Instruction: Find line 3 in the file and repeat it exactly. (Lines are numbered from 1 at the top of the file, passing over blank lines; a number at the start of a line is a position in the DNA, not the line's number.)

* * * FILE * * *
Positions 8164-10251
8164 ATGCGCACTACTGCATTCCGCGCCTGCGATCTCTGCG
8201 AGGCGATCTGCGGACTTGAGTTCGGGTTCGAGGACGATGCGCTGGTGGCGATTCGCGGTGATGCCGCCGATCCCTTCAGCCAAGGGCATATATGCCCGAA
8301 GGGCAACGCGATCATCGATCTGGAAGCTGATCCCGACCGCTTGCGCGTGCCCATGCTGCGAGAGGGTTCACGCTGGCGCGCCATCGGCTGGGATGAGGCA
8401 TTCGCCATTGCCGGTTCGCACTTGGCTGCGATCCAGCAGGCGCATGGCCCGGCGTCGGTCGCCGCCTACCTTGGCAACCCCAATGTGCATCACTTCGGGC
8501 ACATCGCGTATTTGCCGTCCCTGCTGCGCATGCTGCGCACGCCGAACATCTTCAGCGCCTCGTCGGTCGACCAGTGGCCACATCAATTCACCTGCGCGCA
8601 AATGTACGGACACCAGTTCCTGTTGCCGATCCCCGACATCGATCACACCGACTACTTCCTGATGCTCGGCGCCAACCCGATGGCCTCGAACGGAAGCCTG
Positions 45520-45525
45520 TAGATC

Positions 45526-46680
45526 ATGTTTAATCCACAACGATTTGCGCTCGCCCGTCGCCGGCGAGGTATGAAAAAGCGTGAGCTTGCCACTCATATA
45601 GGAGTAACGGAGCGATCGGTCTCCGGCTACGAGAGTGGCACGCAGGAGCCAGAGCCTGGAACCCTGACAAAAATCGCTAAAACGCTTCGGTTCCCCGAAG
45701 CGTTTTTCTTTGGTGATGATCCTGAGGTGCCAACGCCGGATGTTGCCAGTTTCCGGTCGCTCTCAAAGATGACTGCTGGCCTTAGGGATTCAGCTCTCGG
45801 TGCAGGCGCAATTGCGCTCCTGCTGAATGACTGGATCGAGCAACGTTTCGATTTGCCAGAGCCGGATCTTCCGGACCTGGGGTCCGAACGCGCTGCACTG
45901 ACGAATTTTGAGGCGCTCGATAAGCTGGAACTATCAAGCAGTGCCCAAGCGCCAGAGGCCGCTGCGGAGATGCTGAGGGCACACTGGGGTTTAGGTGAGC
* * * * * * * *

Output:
8201 AGGCGATCTGCGGACTTGAGTTCGGGTTCGAGGACGATGCGCTGGTGGCGATTCGCGGTGATGCCGCCGATCCCTTCAGCCAAGGGCATATATGCCCGAA